RAIRDA’s work

Chronic Crisis: The Impact of COVID-19 on people with rare autoimmune rheumatic diseases

What is most concerning about the comments in this survey was the number of people who said they felt ‘abandoned’ by the health service and the rest of society in general. This came across in comments about people seeking guidance and information on their level of risk, seeking to raise issues such as a worsening of symptoms from their RAIRD and trying to understand how their care has been impacted by COVID-19.

This pandemic has caused severe disruption for people with these chronic conditions. But the crisis is also “chronic”, in the sense that many of these issues with care or support have their roots in problems which were present long before this crisis. If we do not get our response to these issues right, the consequences will be long-lasting.

Sue Farrington, Co-Chair, RAIRDA, Chief Executive, Scleroderma and Raynaud’s UK

From April 27th to May 15th 2020 we conducted an online survey of people with RAIRDs. We received over 1,300 responses from across the UK. This report is based on these survey responses and covers a range of issues which have affected people with RAIRDs during the COVID-19 pandemic from healthcare to employment and financial issues.

Key findings

  • 54% of respondents to the survey were currently shielding.
  • 80% of people with these conditions had experienced a change in their care.
  • 37% of these people said that their ability to manage their condition had been affected as a result. Virtual or telephone appointments can be helpful, but on their own they are insufficient to give all these patients the care they need.
  • 33% of people with RAIRDs say the pandemic has adversely impacted their household finances compared to 23% of the general public.
  • 34% of people with RAIRDs said that advice from the health service or the government was “unclear and contradictory”.
  • Some people raised concerns about accessing healthcare due to not wanting to add to the burden on the NHS or fears of infection with COVID-19. However, many more commented that they felt ‘abandoned’ due to a lack of clear information about their level of risk or the way their treatment plan had been changed.

When COVID-19 does recede as a public health concern, these conditions will still be with us. The testimony of people with RAIRDs in this report shows the need to improve the way these people are cared for and communicated.

Front Cover

Reduce, Improve, Empower report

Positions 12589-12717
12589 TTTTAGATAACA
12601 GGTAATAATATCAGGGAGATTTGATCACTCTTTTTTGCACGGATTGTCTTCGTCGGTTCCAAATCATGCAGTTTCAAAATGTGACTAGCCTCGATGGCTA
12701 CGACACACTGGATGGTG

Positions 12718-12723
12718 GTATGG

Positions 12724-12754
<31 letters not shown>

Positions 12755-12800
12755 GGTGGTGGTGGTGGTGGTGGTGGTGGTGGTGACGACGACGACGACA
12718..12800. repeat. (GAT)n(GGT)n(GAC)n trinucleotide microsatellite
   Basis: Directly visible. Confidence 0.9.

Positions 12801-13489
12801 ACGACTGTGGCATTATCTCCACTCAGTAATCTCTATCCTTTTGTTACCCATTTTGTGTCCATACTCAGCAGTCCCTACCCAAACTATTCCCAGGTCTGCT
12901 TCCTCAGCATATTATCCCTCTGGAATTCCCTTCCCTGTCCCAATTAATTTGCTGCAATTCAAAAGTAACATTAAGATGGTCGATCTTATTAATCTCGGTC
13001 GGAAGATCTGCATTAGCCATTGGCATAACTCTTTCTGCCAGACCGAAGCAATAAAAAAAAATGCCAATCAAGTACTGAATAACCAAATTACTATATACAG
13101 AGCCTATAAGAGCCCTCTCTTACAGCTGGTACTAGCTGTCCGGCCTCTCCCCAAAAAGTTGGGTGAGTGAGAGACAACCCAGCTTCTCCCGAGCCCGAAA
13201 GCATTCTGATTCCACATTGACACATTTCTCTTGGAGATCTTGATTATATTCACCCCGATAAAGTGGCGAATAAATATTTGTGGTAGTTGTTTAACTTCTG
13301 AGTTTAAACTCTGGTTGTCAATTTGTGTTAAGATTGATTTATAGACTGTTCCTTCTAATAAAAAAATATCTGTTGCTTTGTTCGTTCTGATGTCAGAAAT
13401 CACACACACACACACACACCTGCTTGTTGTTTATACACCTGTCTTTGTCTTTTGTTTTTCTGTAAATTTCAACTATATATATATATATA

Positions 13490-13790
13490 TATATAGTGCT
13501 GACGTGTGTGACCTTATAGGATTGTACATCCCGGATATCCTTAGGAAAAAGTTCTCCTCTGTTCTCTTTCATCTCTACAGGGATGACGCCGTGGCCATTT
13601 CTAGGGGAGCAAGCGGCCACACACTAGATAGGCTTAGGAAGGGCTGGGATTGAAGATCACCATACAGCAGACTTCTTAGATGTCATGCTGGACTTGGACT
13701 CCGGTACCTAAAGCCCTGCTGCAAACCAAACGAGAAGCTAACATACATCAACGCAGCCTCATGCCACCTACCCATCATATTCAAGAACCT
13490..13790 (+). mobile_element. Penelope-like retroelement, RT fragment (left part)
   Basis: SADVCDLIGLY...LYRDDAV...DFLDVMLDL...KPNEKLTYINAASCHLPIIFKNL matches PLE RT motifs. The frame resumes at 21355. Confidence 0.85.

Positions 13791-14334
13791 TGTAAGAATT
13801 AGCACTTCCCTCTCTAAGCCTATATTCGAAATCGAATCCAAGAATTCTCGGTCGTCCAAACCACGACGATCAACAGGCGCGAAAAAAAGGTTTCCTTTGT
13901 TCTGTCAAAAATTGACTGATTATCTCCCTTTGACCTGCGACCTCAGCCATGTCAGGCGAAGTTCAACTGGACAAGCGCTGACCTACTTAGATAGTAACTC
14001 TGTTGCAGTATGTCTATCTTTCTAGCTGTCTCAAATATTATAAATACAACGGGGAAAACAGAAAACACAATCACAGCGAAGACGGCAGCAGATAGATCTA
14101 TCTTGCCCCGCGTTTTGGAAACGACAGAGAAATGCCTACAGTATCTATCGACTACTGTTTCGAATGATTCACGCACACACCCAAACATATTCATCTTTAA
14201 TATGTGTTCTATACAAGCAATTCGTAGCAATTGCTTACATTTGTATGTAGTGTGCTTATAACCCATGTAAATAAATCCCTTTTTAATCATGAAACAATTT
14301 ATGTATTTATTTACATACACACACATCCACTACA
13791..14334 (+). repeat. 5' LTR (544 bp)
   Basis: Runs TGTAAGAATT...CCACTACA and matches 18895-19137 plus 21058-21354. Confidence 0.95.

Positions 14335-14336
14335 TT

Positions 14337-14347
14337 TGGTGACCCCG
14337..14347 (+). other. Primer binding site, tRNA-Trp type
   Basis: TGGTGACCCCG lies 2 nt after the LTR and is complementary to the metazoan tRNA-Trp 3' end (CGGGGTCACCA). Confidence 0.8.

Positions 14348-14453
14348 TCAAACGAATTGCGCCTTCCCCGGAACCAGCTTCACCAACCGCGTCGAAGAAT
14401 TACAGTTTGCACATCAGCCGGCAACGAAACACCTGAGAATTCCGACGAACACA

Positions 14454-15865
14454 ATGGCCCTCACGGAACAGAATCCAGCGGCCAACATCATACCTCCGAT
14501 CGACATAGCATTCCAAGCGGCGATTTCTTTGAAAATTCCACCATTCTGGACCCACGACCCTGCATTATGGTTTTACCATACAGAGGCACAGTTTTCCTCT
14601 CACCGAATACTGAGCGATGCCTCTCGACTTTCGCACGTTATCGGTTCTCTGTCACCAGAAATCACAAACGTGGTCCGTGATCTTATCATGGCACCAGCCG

“This powerful report demonstrates for the first time the similar needs and experiences of people living with rare autoimmune diseases. It speaks very clearly of the shared needs to reduce diagnostic delay in all stages of the pathway, to improve care coordination across specialities, and of the pivotal importance of empowering clinicians and patients with greater knowledge.

Whilst our unique alliance between professional society and patient charities in this disease area has an important role in identifying and supporting solutions, their implementation will require concerted action across the community. We therefore need your support, whether you are a clinician, commissioner, policy maker or patient.

Thank you for reading this report, which we hope will catalyse further progress to improve the lives of people living with rare autoimmune rheumatic diseases.”

Dr Peter Lanyon, Chair, Rare Auto-immune Rheumatic Disease Alliance

In 2013, the UK Strategy for Rare Diseases was published, which for the first time since the establishment of the NHS, provided direction for the healthcare needs of people living with rare diseases. The strategy was well received and signed by the health ministers of each country in the UK, with cross-party support; it contains 51 distinct commitments that are designed to improve health and social care for rare diseases.

There is however, a concern that the focus of the strategy and implementation to date has been on rare genetic conditions, with a worrying lack of focus on the 700,000 or so people living with non-genetic rare diseases. Four years on from the publication of the strategy, this lack of focus on rare autoimmune diseases means that there is a risk that the needs of people living with these conditions are being left behind.

To explore this further, in 2016, we conducted a survey of their patient members, designed to assess their experience of specific aspects of care highlighted by the UK Strategy for Rare Diseases.

The survey was sent to people across the UK who are living with a rare autoimmune rheumatic disease. It was distributed via social media, e-newsletters and forums, had 47 questions and received more than 2,300 responses from across all four nations. We published a report based on our analyse.

Key findings:

  • 55% of respondents reported feeling either not very or not at all confident in their GP’s knowledge of their condition
  • 61% of respondent’s state that they are struggling to cope with their condition